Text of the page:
Yesterday the AAP's Digital Working Group hosted a meeting where Phil Madans of Hachette, Angela Bole of BISG, and I talked about ISBNs and identifying digital content. This came on the heels of Mark Bide's webinar for BISG yesterday on the same subject.
We broke the topic down into three discrete parts: ISBNs and ebooks, ISBNs and chapters, and ISBNs and "chunks". I stopped the presentation after each slide so we could discuss each part before moving on to the next one. And some interesting findings emerged.
The primary objection (even more than cost - but of course these were larger publishers who can buy identifiers in bulk at a discount) to assigning an ISBN to each format of ebook is having to track the metadata on each record. Databases begin to bloat with products that are identical except for format, and managing the metadata becomes both repetitive and confusing.
Furthermore, it became apparent that publishers are not particularly using ISBNs to track royalties and sales - they are using SEVERAL fields, and the ISBN is not even necessarily the most important among them. So the ISBN International Agency's argument that the ISBN is an essential tool for tracking these things falls by the wayside.
We talked a bit about the prospect of third parties assigning ISBNs to different ebook formats - most publishers seem to just want to produce an EPUB file, assign an ISBN to that one, and then send it "into the wild" (as Bide says) for conversion and distribution. The distributors and retailers are primarily book-related and their databases are generally keyed off an ISBN, so those third parties would have to assign ISBNs to whatever formats they are distributing and selling. But the publishers at this meeting did not seem particularly worried about that prospect.
One publisher also stressed that by supporting more than one format, they're contributing to format proliferation and they would prefer very much not to do that.
However, the downside to allowing third parties to assign ISBNs to digital products on an as-needed basis becomes problematic when there are changes to the metadata. If a pub date shifts, if a price goes up, if there are corrections to author names, additions to synopses and reviews - any time you have to edit the metadata on a title, if you've got third parties with their OWN editions of that title, you can't be sure the edited/corrected metadata will reach those editions.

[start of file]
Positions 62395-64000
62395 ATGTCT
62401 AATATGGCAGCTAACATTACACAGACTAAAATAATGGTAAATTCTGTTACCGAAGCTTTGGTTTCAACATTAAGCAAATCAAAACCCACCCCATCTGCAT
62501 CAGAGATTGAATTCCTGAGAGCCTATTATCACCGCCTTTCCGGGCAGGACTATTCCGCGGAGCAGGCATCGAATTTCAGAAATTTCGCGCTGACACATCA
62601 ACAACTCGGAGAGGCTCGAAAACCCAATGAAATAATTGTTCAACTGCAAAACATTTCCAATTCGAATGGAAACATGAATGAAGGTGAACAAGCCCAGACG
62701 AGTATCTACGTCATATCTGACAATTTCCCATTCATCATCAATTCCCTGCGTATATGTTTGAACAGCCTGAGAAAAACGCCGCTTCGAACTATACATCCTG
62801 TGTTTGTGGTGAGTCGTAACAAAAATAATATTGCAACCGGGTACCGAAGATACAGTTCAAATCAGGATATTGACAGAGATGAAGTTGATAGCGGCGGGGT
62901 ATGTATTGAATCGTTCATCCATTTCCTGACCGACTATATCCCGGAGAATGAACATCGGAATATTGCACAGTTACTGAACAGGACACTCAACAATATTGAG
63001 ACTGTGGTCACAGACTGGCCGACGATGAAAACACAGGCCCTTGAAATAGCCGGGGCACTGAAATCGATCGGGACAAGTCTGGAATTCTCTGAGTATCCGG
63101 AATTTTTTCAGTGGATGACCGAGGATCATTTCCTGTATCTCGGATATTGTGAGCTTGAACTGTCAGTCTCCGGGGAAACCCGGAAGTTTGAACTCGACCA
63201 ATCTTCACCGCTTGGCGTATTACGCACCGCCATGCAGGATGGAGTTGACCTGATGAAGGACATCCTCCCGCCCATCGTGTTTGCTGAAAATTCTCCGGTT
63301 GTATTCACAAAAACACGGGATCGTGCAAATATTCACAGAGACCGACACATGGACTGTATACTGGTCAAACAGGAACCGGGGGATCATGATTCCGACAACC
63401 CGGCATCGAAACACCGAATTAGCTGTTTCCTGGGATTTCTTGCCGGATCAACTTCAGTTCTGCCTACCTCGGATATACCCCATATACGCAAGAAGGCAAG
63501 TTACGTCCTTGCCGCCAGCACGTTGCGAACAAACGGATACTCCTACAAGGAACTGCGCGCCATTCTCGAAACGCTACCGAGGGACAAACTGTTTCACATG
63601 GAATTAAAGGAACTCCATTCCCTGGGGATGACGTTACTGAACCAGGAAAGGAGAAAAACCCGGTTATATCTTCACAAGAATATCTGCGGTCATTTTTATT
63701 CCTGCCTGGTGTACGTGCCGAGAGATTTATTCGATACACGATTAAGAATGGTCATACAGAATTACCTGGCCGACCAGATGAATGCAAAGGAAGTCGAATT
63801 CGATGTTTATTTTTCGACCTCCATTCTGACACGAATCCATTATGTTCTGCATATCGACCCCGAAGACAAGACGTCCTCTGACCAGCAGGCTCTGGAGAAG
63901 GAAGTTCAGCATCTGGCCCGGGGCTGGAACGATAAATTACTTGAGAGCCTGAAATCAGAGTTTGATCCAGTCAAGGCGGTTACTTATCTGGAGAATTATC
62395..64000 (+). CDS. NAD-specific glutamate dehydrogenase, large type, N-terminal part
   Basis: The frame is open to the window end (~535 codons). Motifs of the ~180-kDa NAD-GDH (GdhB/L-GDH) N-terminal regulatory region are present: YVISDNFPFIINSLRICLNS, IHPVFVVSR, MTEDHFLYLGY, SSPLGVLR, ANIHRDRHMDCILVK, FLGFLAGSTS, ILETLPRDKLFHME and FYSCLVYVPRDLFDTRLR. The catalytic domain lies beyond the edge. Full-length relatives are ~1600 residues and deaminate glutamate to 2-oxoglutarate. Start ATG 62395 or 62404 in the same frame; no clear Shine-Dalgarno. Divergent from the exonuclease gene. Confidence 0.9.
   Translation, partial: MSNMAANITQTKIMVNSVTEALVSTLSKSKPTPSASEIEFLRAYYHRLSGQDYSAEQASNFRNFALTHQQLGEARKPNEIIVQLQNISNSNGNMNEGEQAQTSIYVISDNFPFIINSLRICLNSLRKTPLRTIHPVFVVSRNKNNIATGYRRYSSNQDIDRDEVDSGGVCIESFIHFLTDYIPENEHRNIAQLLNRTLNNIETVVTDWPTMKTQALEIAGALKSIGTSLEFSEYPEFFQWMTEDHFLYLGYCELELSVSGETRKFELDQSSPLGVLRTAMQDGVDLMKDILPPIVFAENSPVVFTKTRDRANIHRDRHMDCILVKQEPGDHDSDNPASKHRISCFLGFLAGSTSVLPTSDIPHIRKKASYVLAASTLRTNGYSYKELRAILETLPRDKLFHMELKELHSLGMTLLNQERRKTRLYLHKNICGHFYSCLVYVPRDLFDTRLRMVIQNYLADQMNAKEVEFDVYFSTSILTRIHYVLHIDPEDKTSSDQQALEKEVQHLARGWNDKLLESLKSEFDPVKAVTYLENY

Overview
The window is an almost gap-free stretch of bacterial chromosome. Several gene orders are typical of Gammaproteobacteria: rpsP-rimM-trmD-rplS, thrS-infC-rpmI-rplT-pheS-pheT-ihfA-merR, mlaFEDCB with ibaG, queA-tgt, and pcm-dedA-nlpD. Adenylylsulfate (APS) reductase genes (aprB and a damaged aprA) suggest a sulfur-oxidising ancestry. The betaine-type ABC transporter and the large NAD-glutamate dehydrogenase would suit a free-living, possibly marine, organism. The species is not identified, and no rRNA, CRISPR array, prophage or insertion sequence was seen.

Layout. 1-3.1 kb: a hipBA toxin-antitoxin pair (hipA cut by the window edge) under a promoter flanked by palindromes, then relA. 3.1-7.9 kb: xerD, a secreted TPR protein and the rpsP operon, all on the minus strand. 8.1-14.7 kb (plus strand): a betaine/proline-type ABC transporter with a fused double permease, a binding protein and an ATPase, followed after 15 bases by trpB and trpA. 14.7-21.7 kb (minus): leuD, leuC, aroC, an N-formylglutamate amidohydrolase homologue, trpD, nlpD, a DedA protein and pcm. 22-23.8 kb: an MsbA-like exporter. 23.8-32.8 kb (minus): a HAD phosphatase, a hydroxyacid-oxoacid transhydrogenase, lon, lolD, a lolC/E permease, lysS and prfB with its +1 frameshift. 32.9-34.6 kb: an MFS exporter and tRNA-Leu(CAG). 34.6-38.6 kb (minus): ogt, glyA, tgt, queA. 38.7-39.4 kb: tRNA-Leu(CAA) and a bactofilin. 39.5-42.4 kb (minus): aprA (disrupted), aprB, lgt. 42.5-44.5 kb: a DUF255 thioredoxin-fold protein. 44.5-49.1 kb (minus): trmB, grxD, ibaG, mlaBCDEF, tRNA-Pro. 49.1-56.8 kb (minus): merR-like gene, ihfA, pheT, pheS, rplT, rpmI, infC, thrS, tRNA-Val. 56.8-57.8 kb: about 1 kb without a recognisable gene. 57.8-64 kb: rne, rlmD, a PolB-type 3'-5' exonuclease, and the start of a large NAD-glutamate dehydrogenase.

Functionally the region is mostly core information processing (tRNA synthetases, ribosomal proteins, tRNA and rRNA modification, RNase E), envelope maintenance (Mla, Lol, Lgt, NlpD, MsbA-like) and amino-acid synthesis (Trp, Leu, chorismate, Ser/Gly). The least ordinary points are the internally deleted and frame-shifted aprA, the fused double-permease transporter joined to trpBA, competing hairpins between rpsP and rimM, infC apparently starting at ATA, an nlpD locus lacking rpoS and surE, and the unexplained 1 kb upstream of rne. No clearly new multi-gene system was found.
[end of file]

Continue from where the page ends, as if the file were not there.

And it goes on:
ISBNs and Chapters
Even less popular than the one-ISBN-per-format model is the one-ISBN-per-chapter idea. This expands the metadata bloat exponentially. At present, most publishers who are offering chapters for sale are doing so from their own websites, so ISBNs are not such an issue. However, once retailers begin offering individual chapters of books, the industry will face the same problems it does with different ebook formats. Multiplied by however many chapters are in a given book.
In addition to identification of chapters for the purposes of trading with third parties, there is the issue of tracking royalties. With textbook authors, this is problematic - many authors contribute to textbooks, and determining who wrote which chapters can be daunting. It was generally agreed that without significant market demand, identifying chapters for the purposes of trade is not a high priority.
ISBNs and "Chunks"
First there was the objection to the term "chunks". Which I agree with! It's nasty. But Anna Wintour said the same thing about the word "blog"...and look where that got her! It seems "chunk" is the term we're stuck with, and I am heartily sorry about that.
Second, everyone at the meeting pretty much agreed that this is a vastly esoteric subject and not likely to become a pressing issue anytime soon. Even Amazon does not sell sub-chapter-level content. Licensing content to third parties (such as websites) will likely mean putting together discrete digital assets into various packages, but there seems to be no trade reason right now for ISBNs to be attached to those packages. This may change as the market changes.
We ended with a "watch this space" message, and are now putting together a survey which looks at some of the assumptions behind past ISBN-use recommendations.